By Elizabeth Coss
During the fall semester, Youngstown State University students interested in the culinary arts started a new club. The Cooking Club offers a hands-on learning experience for students to try diverse foods and learn new skills in the kitchen.
The club meets in Meshel Hall’s cooking lab, which features everything students may need, from ovens and stoves to any utensils such as pots, pans, cutting boards and blenders.
Addison Kern, a freshman exercise science major, is president of the Cooking Club. Kern said one of the club’s goals is to teach students recipes they can make on their own, while keeping meals cheap, healthy and easy.
“We make healthy options that are easy to make outside of our club,” Kern said. “If you’re a college student who’s living in a dorm and you’re getting tired of your campus food, it’s an option for you to come once every other week, to come make something that’s different than what you’re usually eating, and something you can bring back and make yourself in a dorm.”
Before winter break, students went over how to read recipes and learned measuring styles, prepared seasonings, made chicken noodle soup and decorated cookies to celebrate the holidays.
This year, the club is planning to make meals from different cultures. Kaitlyn Eger, a freshman exercise science major, is the vice president and said each meeting will focus on a different culture.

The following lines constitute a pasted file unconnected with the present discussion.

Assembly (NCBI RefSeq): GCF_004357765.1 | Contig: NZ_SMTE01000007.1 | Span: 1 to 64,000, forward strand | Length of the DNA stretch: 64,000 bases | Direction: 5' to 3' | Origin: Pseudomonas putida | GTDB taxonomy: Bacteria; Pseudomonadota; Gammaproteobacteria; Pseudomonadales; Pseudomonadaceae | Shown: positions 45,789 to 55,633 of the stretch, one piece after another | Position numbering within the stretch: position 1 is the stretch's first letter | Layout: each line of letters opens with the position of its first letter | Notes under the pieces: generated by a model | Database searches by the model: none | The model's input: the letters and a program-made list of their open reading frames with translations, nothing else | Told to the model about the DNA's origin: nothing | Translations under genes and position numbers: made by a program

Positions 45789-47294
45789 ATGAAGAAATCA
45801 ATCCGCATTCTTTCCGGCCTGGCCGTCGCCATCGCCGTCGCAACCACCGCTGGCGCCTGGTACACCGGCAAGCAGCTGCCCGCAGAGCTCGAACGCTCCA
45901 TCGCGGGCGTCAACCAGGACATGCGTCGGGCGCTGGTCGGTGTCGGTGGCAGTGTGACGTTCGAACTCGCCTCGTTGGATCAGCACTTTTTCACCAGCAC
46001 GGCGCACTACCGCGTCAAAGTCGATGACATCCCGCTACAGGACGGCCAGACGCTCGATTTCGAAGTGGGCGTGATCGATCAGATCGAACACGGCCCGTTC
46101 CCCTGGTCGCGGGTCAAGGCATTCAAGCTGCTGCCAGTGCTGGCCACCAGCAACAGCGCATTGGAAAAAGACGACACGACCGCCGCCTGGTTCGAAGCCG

“One week we’ll do Mexican, some weeks we’ll do Japanese, American — just to learn — that way we can keep the interest of all different varieties [of foods],” Eger said.
The club also accommodates students’ dietary needs and restrictions, according to Eger.
“We have a couple of dairy intolerances. We have a pineapple allergy and we have a latex allergy,” Eger said. “As we get more people, we’re going to have to start working around more dietary restrictions … but it can teach you — if you don’t have the ingredients for something — you can figure it out.”
Julieann Cheng is the club’s advisor and a part-time faculty member in the Health Professions Department. Cheng said cooking is a way to connect students with different backgrounds and mentioned, “anyone can cook.”
“It’s been great to see the interest and there has been a lot of diversity amongst the students here in the club and the interest in the food items they want to cook and [learn] how to make,” Cheng said.
Cheng explained the Cooking Club works alongside Students in Dietetics to promote nutritional education and craft recipes.
If the recipes students make have leftovers, Cheng said these portions will be distributed to the Rescue Mission of The Mahoning Valley later that day.
“The Rescue Mission loved that idea,” Cheng said. “It may be up to five extra meals [prepared] and then we can drop them off.”
In March, the Cooking Club and the Students in Dietetics will team up for National Nutrition Month to create a program to share information on nutrition and cooking. The Cooking Club is also planning a raffle and food drive later in the year.
The club’s first meeting is scheduled for 6:30 p.m. on Jan. 22 and will feature a guest demonstrator.